An Introduction To Population Genetics

Part Of: Demystifying Life sequence
Content Summary: 1200 words, 12 min read

Central Thesis Of Molecular Biology

In every cell of your body, there exist molecules called deoxyribonucleic acid. Such cells come in four flavors and (due to their atomic shape) tend to pair up and create long strings. These strings become very long, over two inches when held end-to-end (but of course, they fold up dramatically so each can comfortably inhabit a single cell). Since your cells have about 46 inches worth (six billion molecules), each cell contains twenty-three unique strings. They look like this:

Natural Selection- Chromosomes

Let us refer to these strings as chromosomes, and to all of them collectively as the human genome. Finally, since typing “deoxyribonucleic acid” is fairly onerous, we will use the acronym DNA.

In 1956, Francis Crick presented his Central Thesis Of Molecular Biology, which describes how the causal chain DNA → RNA → amino acids → protein ultimately motivates every trait of every living organism.  A gene is a sequence of DNA that encodes a protein. A genotype (some animal’s unique DNA) explains phenotype (that animal’s unique traits).  Genotype-phenotype maps (GP-maps) turn out to be very important in what follows.

Duplication vs. Mutation

Every time a cell duplicates itself (mitosis), its DNA is copied into the new cell. If every cell contains exactly the same code, how can they be different? The basic explanation of cellular differentiation involves feedback loops in the genetic causal chain (collectively named the Gene Regulatory Network). When a lung cell is duplicated, for example, it inherits not just the entire genome, but also proteins for activating lung genes and deactivating other code.

Germ cells are created by a different process entirely. Instead of genome duplication (mitosis), germ cells inherit what is essentially half a genome, in a process known as meiosis. Here’s how these two processes work:

Natural Selection- Mitosis vs. Meiosis

Recall that deoxyribonucleic acid is a collection of atoms. Replicating such a fragile object is imperfect. There are many kinds of ways the process can go wrong; for example:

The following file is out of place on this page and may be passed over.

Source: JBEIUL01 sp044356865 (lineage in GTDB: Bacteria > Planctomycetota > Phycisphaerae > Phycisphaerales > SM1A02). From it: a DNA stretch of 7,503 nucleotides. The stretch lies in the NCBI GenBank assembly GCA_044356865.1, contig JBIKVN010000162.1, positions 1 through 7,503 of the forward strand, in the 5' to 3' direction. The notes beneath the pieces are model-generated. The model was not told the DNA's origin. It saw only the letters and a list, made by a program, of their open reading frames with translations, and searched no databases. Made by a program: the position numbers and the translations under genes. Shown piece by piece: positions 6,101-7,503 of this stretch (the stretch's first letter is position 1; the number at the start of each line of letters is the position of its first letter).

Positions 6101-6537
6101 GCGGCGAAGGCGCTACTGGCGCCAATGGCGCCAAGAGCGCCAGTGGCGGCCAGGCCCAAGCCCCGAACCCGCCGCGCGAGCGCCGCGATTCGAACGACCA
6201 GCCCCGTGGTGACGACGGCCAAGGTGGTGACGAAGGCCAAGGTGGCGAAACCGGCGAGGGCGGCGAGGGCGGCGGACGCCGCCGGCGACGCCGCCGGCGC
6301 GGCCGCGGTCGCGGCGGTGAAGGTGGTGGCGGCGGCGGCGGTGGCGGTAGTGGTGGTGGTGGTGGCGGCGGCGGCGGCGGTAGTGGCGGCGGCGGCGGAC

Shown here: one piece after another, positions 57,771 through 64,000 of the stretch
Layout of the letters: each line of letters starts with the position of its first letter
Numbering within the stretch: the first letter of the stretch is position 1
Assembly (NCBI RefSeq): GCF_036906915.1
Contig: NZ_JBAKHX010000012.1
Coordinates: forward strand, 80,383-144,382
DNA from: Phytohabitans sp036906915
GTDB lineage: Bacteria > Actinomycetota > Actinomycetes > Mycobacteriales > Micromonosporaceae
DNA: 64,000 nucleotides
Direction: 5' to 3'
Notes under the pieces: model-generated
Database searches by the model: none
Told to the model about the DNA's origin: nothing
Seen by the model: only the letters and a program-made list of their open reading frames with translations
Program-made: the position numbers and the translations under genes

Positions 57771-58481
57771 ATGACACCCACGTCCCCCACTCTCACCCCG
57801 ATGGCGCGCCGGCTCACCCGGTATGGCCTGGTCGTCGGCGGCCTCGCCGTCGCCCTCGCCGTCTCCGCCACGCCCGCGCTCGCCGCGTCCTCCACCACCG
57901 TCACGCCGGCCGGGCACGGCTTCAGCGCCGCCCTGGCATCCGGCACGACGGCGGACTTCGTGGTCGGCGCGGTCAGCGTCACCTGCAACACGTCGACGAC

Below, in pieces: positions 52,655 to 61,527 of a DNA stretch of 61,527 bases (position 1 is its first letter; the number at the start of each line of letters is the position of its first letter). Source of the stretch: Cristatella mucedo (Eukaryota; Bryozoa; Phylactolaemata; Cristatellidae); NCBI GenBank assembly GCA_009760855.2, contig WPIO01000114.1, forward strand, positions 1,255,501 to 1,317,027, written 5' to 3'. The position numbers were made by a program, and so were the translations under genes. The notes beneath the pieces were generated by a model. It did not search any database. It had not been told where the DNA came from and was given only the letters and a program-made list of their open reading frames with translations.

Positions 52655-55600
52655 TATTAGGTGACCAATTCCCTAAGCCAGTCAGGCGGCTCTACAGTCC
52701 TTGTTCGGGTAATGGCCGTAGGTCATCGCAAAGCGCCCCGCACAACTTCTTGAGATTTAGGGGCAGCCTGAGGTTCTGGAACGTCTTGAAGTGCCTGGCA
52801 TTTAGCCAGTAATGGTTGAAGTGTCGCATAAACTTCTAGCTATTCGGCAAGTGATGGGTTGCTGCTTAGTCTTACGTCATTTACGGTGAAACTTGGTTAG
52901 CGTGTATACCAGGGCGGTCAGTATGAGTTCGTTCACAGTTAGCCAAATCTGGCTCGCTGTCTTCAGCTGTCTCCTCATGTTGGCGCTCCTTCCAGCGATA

1. Replacement Mutation (e.g., AGTC → AATC)
  2. Duplication Mutation (e.g., AGTC → AGGTC)
  3. Insertion Mutation (e.g., AGTC → AGATC)

How many mutations do you have? While you can always get your DNA sequenced to find out, the answer for most people is about sixty.

The Landscape Of Gene-Space

Consider all animals whose genome is three molecules long. How many genetically unique kinds of these animals are there?  Recall there are four kinds of DNA: cytosine (C), guanine (G), adenine (A), or thymine (T). We can use the following formula:

|Permutations| = |Possibilities|^{|Slots|}

Here we have 3^4 = 81 possible genotypes in this particular gene-space. To visualize this, imagine a 4-sided Rubik’s Cube: each dimension is a slot, each cube a particular genotype in the space.

But humans have approximately three billion base pairs; the size of a realistic gene-space is almost incomprehensibly large (4^3,000,000,000), far exceeding the number of atoms in the universe. Reasoning about 3D cubes is easy, reasoning about 3,000,000,000-D hypercubes is a bit harder. So we employ dimension reduction to aid comprehension. If you laid all 4^3,000,000,000 numbers out on a two dimensional matrix, each cell would be so tiny that the surface would appear continuous. We have arrived at our first metaphor identification:

  • A Genotype Is A Location

We can summarize our discussion of mitosis, meiosis, and mutation as follows:

  • An Organism Is A Stationary Point
  • Birth Is Point Creation, Death Is Point Erasure.

Finally, let us explore the concept of genetic distance. From our toy gene-space, let me take seven nodes and draw lines indicating valid replacement mutations between them.

Population Genetics- Visualizing Genetic Distance

The key observation is that distances vary. Many nodes are connected via one mutation, but the minimum distance from top (ATG) to bottom (CCC) is three mutations. In other words: